SCHA staff and members spent many days in Washington, DC this year talking to South Carolina’s Senators and Congressmen about efforts to repeal and replace the Affordable Care Act.
Immediately after the 2016 election, talk of healthcare reform was front and center. A winning campaign issue for Republicans, repealing the Affordable Care Act – “Obamacare” – became a realistic possibility with Republican control of the US House, Senate, and White House for the first time since the law was enacted in 2010. SCHA’s Advocacy Team worked tirelessly in Columbia and in Washington to review, analyze and voice concerns about the proposed plans to our delegation.
In March 2017, the American Health Care Act (AHCA) was revealed to the public and served as the starting point for healthcare reform negotiations. Over the course of the year, countless amendments and at least four different bill names distinguished the new versions from the old. The Better Care Reconciliation Act of 2017 (BCRA) was the Senate’s first attempt, followed by the Obamacare Repeal Reconciliation Act (ORRA), and then the Healthcare Freedom Act (HCFA).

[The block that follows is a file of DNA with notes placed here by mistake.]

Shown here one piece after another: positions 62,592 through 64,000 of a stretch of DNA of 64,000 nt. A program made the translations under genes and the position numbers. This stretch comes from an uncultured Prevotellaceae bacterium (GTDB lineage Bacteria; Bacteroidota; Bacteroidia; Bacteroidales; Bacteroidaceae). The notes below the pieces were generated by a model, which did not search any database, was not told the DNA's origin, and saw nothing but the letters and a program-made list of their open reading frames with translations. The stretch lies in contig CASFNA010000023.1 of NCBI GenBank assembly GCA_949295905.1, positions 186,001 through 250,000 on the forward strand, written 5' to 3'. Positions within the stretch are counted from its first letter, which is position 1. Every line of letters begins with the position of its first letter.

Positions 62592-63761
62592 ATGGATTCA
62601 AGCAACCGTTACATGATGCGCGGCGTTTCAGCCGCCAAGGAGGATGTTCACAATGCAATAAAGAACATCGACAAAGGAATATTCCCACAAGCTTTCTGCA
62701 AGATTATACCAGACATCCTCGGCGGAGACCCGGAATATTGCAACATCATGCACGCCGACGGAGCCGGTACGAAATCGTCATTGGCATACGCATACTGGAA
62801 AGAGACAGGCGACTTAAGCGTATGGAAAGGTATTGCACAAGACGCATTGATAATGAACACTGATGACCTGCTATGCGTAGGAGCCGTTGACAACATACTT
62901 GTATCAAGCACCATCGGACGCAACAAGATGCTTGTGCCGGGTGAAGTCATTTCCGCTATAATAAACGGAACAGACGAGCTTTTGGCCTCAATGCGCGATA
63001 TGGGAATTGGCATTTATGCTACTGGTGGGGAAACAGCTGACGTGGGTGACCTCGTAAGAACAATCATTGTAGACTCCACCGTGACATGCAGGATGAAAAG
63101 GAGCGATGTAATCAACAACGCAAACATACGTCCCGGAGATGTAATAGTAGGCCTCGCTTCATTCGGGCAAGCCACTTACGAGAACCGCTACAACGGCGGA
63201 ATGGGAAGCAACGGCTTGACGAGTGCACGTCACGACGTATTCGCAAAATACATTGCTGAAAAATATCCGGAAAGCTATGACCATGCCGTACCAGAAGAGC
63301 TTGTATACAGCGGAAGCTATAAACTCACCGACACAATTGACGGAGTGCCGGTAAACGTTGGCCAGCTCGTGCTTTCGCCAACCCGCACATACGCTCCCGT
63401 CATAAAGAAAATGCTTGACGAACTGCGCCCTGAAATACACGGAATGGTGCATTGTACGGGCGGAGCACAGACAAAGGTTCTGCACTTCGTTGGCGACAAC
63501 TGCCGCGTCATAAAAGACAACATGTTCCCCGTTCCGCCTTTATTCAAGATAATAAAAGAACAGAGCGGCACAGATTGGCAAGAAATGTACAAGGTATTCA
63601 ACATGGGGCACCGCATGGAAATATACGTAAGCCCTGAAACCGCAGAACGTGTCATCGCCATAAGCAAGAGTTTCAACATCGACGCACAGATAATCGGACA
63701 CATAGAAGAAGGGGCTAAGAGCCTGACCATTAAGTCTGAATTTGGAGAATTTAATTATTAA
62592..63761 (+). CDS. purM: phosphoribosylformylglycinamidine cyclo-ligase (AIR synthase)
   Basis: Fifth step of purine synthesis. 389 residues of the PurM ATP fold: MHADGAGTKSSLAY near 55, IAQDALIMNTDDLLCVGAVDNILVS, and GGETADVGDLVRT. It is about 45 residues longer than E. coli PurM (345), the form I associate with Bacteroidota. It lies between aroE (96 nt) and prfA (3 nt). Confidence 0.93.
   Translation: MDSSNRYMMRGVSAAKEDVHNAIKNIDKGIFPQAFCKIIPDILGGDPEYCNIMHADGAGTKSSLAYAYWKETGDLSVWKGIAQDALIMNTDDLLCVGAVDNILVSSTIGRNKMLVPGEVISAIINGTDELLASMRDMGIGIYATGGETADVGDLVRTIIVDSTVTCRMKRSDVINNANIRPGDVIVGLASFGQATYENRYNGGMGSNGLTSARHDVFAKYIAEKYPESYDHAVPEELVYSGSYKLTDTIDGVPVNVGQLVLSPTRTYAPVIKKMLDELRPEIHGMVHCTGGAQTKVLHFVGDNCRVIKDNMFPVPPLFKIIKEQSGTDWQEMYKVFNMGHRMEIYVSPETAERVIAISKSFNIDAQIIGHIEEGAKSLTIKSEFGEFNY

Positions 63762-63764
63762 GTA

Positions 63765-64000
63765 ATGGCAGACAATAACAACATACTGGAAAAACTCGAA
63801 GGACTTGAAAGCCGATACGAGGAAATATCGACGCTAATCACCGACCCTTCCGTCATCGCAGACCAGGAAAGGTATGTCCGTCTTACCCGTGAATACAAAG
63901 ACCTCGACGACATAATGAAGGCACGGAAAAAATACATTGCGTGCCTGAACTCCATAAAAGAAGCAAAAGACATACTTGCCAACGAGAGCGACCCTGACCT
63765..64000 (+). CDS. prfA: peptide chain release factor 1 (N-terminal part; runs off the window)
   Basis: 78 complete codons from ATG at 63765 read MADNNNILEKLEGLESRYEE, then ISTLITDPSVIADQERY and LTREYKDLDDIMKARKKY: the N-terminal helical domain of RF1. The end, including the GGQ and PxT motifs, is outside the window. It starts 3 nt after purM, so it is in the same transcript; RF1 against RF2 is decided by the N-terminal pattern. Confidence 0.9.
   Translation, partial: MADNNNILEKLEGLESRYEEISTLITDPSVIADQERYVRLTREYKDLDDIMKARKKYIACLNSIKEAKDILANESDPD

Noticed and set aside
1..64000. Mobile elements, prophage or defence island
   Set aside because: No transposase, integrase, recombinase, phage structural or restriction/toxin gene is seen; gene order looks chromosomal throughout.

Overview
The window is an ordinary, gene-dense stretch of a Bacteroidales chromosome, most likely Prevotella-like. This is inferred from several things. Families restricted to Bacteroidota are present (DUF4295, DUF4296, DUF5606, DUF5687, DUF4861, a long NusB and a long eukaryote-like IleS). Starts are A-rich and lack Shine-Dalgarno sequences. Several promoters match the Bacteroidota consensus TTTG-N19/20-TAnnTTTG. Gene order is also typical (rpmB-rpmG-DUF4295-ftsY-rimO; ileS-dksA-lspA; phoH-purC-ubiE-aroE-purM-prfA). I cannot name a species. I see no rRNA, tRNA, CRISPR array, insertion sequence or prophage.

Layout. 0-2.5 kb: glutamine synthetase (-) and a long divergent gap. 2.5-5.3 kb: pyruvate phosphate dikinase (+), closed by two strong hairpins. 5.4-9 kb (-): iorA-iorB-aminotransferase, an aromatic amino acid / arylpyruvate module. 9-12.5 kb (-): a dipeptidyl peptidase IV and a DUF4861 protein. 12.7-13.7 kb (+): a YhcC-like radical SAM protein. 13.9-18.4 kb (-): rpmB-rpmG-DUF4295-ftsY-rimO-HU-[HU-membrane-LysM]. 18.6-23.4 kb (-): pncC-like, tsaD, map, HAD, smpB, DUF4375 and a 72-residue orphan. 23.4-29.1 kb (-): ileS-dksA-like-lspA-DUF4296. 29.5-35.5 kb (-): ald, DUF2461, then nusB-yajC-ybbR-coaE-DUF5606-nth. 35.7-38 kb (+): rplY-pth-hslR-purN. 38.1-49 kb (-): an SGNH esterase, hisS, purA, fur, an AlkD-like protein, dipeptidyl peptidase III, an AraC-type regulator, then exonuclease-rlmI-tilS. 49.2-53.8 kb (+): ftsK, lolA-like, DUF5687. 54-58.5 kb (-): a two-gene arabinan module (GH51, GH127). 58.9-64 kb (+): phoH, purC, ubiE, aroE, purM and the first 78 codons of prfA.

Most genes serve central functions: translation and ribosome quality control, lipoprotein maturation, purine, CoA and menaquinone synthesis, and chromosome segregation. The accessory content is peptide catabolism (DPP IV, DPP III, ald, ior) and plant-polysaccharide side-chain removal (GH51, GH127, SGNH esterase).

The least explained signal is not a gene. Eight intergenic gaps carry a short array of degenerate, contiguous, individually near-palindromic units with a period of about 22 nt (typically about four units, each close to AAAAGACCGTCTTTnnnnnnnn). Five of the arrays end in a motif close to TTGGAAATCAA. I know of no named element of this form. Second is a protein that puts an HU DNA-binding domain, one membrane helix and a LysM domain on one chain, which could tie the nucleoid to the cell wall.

AHCA did pass the House, but was considered dead-on-arrival in the Senate. Surprisingly, BCRA was very similar to the bill that had been given no chance of passing the upper chamber. Unsurprisingly, BCRA was amended several times, brought to the floor, offered more than one hundred amendments, and renamed ORRA then HCFA before falling short of the necessary 50 votes needed to pass.
Among the amendments offered was one by SC Sen. Lindsey Graham and Sen. Bill Cassidy of Louisiana. The Graham-Cassidy Bill gained steam in September, but contained many of the same concerning provisions of its predecessors. This iteration also fell short of the necessary support and did not make it to the floor for a vote this year.
SCHA’s Advocacy Team built upon relationships with elected officials and staff and represented South Carolina’s hospitals diligently throughout the fight. We were successful in improving many provisions of the bills for South Carolina’s hospitals and patients, and ultimately – along with many other advocate groups – in stopping the legislation. Our grassroots community played a large role, too, sending more than 200 messages to our Senators in opposition to BCRA.
The effort to repeal and replace the ACA is certainly not over, and the current law is not perfect. Even now, we see the healthcare debate seeping into tax reform as Congress considers whether to repeal the individual mandate to purchase health insurance. We will continue to engage with state and federal leaders to protect access to affordable health coverage in South Carolina. SCHA looks forward to a new year and meaningful conversations about healthcare in Washington.